Read our more in-depth article on testing for diastasis recti here.
Symptoms go beyond feeling like you have a saggy belly and can include:
- Noticeable bulge sticking out just above or below your belly button.
- Coning or doming when you contract your ab muscles.
- Squidgy feeling around your belly button.
- Poor posture and/or low back pain.
- Weakness in your core muscles.
- Difficulty lifting things.
- Pelvic or hip pain.
- Painful sex.
- Urine leaking when you sneeze or cough.
Diastasis recti itself isn’t painful (remember, it’s not an injury), but the symptoms can be. Even if you don’t necessarily feel pain from DR, having your deep abdominal muscles and core aligned is important for your stability and being able to do normal daily activities.
- Try Not To Thrust Out Your Chest Or Tuck Your Backside!
- Walk More, Sit Less, Change Position More
- You Need Strong Glutes And A Strong Core To Heal A Diastasis
Follow these steps to help you to tweak and adjust your alignment for diastasis recti. Poor alignment and posture results in uncontained pressure and loading.
Next you must learn to ENGAGE and RELEASE your core and pelvic floor effectively in everyday movements.
You want to be able to carry your baby, push your pram, lift your children, do housework, walk, and move with a strong and functional core. MUTU retrains, reconnects and strengthens your core. You won’t always have to engage and release your core consciously but this is where we start.
Then through ongoing physical therapy you strengthen your transverse abdominis muscle to help draw your rectus abdominis muscle back in together, helping your tummy to feel stronger and look flatter.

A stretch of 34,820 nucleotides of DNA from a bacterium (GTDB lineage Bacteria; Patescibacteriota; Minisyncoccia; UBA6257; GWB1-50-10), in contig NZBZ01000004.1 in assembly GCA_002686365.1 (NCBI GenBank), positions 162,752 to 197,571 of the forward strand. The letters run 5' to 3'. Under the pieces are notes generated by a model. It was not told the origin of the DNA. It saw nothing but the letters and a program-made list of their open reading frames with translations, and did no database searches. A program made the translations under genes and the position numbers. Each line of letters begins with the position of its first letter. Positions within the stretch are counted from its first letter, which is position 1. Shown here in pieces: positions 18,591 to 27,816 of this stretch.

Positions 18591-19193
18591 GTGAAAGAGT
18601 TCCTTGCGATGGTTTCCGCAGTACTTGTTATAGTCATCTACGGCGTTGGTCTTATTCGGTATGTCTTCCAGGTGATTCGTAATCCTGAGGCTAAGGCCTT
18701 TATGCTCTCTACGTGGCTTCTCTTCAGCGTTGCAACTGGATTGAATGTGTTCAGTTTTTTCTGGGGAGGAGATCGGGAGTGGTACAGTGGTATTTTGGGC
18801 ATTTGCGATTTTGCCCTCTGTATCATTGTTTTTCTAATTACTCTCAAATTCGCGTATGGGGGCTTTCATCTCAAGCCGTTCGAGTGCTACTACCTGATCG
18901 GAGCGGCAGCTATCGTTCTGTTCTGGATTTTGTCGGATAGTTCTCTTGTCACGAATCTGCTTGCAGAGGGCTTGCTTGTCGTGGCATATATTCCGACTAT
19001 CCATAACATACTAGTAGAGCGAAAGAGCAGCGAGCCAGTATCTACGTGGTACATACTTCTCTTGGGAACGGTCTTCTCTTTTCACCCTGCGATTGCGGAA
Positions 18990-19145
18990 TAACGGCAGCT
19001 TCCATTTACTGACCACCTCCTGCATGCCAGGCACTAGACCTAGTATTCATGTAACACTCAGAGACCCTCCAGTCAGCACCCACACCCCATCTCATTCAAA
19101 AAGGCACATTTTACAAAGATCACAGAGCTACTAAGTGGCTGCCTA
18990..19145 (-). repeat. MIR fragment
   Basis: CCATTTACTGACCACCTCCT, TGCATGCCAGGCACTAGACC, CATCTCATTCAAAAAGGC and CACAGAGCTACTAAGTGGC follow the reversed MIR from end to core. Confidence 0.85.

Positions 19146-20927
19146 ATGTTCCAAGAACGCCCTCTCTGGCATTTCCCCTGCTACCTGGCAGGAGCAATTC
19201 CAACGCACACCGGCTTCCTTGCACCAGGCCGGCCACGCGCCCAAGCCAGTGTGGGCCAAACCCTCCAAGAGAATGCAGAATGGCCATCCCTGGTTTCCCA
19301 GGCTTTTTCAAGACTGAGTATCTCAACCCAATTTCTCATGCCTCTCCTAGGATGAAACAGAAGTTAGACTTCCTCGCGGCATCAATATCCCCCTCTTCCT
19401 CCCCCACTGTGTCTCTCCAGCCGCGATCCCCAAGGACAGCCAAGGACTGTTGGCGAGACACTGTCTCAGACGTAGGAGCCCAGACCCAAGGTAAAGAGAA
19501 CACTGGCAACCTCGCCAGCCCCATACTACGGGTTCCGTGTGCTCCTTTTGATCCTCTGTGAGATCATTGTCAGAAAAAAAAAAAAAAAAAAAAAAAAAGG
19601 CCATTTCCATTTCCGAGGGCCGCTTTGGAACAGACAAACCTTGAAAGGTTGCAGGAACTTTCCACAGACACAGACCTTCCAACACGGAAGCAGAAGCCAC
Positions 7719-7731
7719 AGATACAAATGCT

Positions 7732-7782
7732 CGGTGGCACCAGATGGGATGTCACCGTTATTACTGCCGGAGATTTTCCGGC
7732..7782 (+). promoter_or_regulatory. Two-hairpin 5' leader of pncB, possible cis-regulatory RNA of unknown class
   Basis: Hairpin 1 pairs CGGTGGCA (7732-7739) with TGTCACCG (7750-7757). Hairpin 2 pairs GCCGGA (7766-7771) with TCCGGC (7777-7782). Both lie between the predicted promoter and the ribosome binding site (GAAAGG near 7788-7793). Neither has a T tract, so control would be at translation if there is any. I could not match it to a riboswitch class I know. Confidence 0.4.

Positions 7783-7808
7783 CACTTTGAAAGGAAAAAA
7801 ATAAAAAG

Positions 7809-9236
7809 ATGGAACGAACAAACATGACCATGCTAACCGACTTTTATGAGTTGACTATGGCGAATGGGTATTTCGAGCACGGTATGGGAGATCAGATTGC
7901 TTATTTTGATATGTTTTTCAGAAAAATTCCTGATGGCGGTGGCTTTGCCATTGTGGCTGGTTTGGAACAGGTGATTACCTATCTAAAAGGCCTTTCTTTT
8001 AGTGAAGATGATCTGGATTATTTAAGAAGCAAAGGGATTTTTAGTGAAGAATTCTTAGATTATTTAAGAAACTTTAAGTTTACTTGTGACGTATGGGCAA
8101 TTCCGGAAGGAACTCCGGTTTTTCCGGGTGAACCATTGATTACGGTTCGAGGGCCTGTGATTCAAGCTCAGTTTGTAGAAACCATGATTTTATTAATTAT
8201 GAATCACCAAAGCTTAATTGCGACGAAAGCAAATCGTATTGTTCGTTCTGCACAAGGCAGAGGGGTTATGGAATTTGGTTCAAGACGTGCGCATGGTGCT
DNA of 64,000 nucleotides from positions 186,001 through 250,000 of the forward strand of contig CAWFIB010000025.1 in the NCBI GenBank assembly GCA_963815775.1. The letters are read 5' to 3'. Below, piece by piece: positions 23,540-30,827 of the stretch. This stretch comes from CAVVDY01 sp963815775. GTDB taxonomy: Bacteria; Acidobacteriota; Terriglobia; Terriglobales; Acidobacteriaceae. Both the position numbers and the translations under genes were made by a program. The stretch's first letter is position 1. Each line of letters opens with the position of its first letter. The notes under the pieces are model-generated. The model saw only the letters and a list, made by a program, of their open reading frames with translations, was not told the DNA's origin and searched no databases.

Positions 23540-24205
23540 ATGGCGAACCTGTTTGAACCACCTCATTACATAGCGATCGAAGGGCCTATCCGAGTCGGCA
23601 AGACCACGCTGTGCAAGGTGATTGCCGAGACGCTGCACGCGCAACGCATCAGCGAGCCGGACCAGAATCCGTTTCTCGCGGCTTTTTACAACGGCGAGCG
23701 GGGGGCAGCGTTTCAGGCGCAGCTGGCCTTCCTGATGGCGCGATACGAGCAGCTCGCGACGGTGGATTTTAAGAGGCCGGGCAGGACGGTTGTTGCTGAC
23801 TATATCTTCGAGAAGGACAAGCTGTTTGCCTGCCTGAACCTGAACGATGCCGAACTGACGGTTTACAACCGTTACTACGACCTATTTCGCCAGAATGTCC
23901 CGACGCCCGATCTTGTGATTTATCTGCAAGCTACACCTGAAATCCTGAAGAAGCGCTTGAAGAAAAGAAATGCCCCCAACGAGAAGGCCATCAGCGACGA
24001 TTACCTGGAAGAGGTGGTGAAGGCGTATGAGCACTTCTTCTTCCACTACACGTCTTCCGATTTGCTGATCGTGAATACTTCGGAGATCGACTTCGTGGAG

A big part of bringing your ab muscles back together involves getting familiar with your core muscles and engaging your core. Engaging your core is a more important thing than just sucking in your stomach. Learn how to engage your core here.
You can narrow the gap with diastasis recti exercises including abdominal exercises, correct core restoration exercises, breathing strategies and alignment adjustments. By understanding how your body carries loads and withstands pressure, you can improve your core function, deep core muscles and the look of your tummy.
Here are some more resources on healing your diastasis recti:
- Breathing and alignment for diastasis recti
- Exercises for diastasis recti
- Proper alignment during breastfeeding for diastasis recti
- Nutrition for diastasis recti
You want to be able to carry your baby, push your pram, lift your children, do housework, walk, and move with a strong and functional core.
MUTU is world recognised and medically proven in hospital-run trials as well as by tens of thousands of customers to naturally heal diastasis and pelvic floor dysfunction. MUTU System retrains, reconnects and strengthens your core and pelvic floor muscles via an easy to follow exercise program. You won’t always have to engage and release your core consciously but this is where we start.
In NHS Trials in 2020, 94% of women with diastasis recti reported an improvement after using the MUTU System. It doesn’t matter how long ago you had your baby (many moms come to us more than 12 months postpartum), the award-winning, medically recommended MUTU program can help.